Statue for Mary Wollstonecraft
During the second London lockdown, I reduced my cycling trips into town in comparison to the first lockdown. The weather had alot to do with this, as it is pretty hard to motivate yourself to get out on a bike in nine degree weather and 40% chance of rain. My bike tires are skinny, so rain makes me slip everywhere. However, my friend and fellow tour guide Rob provided me with the perfect motivation for an outing.
First, I have to explain our history. Rob is a fantastic tour guide, a mentor to me in many ways, and he is always guiding in the most unique places. When I became a tour guide, I thought for sure this would get me out and about in London. Alas, while I am in London alot, I am mostly in the touristy parts - The Mall, Westminster, City of London, Camden. As much as I want to take people on a tour in Hampstead, I don’t get as much demand for those tours from my clientele who are only here for a short time and need to see all of the sights. On the other hand, Rob’s clientele is more British-based, and he does out of town tours to places like Rochester or the Isle of Sheppey. We became friends through a guiding group, and have always enjoyed each other’s conversation. In fact, we have our own little club called The Cake Society. It is basically us meeting for cake and conversation. We are serious about our cake research, and feel that it is one of those important tasks that tour guides have to sacrifice for.
Rob and I planned to meet up in Newington Green for a cake meeting. There was much buzz about the new statue for Mary Wollstonecraft and I thought it would be great to go see it. To my delight, Rob said, “I’ll take you on my Newington Green tour!” Naturally, we were both excited to do any kind of touring, even at a comfortable social distance. Newington Green isn’t on the tourist path, but since Rob’s vast knowledge takes him to the far and beyond, I felt very special to be able to explore this new-to-me area with an expert.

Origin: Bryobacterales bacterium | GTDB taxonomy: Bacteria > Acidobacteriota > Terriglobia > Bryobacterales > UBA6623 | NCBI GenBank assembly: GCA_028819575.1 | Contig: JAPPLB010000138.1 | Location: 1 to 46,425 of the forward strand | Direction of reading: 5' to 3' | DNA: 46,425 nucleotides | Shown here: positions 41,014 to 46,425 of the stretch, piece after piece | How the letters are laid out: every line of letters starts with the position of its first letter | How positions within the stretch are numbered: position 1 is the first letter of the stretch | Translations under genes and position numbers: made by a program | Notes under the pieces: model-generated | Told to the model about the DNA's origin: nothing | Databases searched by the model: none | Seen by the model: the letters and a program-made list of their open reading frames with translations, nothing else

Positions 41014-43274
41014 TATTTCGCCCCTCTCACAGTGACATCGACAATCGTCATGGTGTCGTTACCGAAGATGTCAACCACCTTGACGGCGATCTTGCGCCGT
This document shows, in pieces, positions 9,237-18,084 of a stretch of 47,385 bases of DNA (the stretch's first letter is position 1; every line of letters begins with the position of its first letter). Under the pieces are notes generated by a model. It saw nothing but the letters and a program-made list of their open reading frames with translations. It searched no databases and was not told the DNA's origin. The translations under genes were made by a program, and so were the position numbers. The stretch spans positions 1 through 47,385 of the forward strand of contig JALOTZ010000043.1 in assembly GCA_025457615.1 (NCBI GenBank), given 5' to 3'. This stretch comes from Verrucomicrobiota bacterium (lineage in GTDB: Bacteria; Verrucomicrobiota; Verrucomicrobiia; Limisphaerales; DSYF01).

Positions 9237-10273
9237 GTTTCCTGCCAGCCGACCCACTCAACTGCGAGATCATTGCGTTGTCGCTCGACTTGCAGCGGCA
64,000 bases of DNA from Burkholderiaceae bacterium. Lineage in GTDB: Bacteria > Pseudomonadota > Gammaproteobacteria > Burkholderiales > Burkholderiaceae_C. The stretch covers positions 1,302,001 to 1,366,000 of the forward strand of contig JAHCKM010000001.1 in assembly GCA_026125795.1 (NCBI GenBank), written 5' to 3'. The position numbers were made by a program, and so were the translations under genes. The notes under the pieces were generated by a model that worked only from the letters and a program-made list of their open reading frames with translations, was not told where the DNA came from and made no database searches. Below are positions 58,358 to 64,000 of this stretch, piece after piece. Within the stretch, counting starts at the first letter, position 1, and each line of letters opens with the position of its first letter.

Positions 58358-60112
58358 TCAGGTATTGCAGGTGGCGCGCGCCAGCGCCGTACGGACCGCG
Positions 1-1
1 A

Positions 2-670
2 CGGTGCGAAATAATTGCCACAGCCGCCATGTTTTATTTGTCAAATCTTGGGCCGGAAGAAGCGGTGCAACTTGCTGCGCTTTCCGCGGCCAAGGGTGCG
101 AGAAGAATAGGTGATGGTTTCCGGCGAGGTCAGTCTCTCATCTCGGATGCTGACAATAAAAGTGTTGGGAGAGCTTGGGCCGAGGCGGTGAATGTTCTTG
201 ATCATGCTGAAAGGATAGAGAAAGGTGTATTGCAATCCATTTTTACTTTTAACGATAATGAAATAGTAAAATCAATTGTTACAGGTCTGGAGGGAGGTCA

I planned my cycle trip from home to the green, and saw that I could enjoy an almost traffic-free ride by taking the foot tunnel in Greenwich, the path along the Thames in Canary Wharf, the canal up to Victoria Park, and then some cycle lanes through Hackney and Dalston. I headed out on a cold but drizzly day and made it to the green in an hour and twenty minutes. Our plan was to bring a thermos of coffee and find some cake, but I forgot my thermos. Oh well, I went over to Lizzie’s on the Green (a small cafe in this park) and glanced at the menu. My stomach informed me I was hungry, and I found myself ordering a fish finger sandwich. Much to my surprise, it was the BEST fish finger sandwich I have ever eaten. Seriously!
Rob and I sat on a bench (distanced for safety) and talked about the sculpture. Maggi Hambling’s statue is causing quite a stir. Mary Wollstonecraft was a writer who is best known for “A Vindication of the Rights of Woman”. She wrote it in 1792, which caused quite a controversy herself. There hasn’t been a statue to her, and the campaign and fundraising to commission one included my friend Rob’s hard earned cash. “I contributed to this, so I feel let down.” We discussed how the sculpture has been a missed opportunity.
I made a video of myself as I arrived to the park to see the sculpture. I was shocked and puzzled when I saw it in real life. The newspaper articles had shown a few photos and I was expecting something bigger. The figure at the top is no larger than a Barbie doll. My initial reaction was “the 1970’s power muff was a bad choice.” When seeing it in public, I didn’t change my mind. It is important to mention that the plinth says “For Mary Wollstonecraft”. This means that it is not supposed to be a statue OF her. It also seems that with every critique on social media of it NOT being of her, there is someone (usually male) who attempts his best mansplaining with “It isn’t supposed to be OF her, it is FOR her.” Yes, we know. We just don’t like it.